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Image from page 28 of "Biennial report of the Superintendent of Public Instruction of the State of Montana" (1894) | by Internet Archive Book Images
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Image from page 28 of "Biennial report of the Superintendent of Public Instruction of the State of Montana" (1894)

Identifier: biennialreportof3614mont

Title: Biennial report of the Superintendent of Public Instruction of the State of Montana

Year: 1894 (1890s)

Authors: Montana. Dept. of Public Instruction

Subjects: Montana. Dept. of Public Instruction Education

Publisher: Helena, Mont. : Independent Pub. Co

Contributing Library: Montana State Library

Digitizing Sponsor: Montana State Library



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Text Appearing Before Image:

m the old in that it becomesmore meaningful since it is adapt-ed to the pupils understanding,rather than becoming entirely amatter of dates and places andbooks. In these activities pupilsnow practice democracy in theirown school government. Theystudy problems of the community,state and nation. They consultlibraries and other sources for in-formation. They visit the citywater system and gather informa-tion relative to water purificationand storage facilities. They findthis information becoming mean-ingful to them, hence newspaperarticles concerning their own stateand community become intelligible. Past history is studied in the light of world problems, andworld problems are presented not only through the media of the textbook but through world af-fairs magazines, films, radio and student discussions. The same development has occurred in the study of English and literature. Where formerlywe might have spent weeks in learning such lines as To be or not to be, without any meaning —27—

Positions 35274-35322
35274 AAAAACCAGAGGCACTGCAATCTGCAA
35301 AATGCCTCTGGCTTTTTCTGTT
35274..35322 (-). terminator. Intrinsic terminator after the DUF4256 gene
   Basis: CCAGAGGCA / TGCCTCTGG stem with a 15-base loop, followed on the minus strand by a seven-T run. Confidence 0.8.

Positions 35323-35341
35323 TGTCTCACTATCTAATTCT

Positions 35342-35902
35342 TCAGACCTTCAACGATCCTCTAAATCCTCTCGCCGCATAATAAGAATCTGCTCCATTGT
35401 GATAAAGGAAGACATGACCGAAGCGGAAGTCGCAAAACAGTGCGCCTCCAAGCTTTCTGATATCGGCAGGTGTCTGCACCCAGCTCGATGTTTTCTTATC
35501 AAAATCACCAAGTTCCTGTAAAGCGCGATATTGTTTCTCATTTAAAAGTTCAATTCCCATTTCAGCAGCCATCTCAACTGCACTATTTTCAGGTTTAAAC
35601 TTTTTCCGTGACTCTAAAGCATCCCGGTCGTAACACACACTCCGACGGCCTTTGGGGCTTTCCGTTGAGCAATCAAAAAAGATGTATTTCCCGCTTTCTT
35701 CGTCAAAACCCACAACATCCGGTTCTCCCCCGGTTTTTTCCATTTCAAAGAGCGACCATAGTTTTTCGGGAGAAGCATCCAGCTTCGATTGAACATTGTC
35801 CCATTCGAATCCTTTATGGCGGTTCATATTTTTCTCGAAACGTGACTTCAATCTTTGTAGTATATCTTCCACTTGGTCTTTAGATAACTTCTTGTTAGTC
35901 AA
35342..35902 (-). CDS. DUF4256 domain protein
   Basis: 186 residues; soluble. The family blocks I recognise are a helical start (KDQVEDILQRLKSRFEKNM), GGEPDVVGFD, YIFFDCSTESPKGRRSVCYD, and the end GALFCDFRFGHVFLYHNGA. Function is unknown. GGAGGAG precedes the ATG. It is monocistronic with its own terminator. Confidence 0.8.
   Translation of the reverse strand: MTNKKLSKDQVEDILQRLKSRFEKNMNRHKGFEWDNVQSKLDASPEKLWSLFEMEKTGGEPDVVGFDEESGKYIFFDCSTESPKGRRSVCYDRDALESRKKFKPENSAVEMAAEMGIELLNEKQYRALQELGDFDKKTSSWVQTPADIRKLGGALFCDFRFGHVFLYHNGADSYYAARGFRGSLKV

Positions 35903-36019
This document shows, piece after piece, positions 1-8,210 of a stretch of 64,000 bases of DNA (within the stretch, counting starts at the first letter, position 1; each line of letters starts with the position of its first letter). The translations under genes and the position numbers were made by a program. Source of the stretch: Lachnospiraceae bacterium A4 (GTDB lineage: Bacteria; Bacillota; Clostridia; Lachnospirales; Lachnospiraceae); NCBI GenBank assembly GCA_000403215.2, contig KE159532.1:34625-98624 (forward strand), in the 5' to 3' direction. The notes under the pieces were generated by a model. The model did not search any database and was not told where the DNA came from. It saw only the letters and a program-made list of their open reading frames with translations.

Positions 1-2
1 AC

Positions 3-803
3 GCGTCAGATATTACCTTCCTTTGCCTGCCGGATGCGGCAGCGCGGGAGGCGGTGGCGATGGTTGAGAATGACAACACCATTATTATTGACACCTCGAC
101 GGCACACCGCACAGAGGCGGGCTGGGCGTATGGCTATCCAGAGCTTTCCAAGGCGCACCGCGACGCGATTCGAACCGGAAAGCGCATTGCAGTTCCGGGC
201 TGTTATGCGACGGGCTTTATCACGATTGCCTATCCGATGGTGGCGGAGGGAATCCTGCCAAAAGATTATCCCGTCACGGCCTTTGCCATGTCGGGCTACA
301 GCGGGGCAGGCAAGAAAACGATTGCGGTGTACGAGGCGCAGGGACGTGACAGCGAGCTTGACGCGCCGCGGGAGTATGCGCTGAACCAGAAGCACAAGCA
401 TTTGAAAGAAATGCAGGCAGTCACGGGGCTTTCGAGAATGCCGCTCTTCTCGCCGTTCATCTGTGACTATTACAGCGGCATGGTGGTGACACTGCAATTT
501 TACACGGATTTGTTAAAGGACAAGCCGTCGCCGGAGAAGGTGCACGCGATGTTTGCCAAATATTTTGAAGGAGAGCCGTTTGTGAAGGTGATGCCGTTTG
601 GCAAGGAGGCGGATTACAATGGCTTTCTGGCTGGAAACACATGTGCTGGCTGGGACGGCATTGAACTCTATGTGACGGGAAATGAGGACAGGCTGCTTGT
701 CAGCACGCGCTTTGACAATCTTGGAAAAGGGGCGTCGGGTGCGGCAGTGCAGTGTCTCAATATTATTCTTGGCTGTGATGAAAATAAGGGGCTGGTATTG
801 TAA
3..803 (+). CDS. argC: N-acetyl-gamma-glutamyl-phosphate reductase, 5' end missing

Text Appearing After Image:

Automechanics Class—Billings High School to most of the pupils, today pupils study the best in literature of the past and present, they learnto express themselves by speaking and by the written word, to listen intelligently, to use goodgrammar and to conduct a group meeting. The teaching of controversial issues has been discussed at length by school trustees, teach-ers, school patrons and others. It has caused breakdowns in school public relations and has been the cause of resignations andbitter fights. For these reasonssome school boards have forbid-den the discussion of any con-troversial issues and others havehandled them with trepidation andfear. In most cases it is not somuch the controversial subject asit is the manner in which it ishandled. Most educators andothers feel that the discussion ofcontroversial issues has a place inthe public schools. Teachershandling these subjects should bequalified to do so. The principlepremise is to have pupils see allsides of a question, and



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Taken circa 1894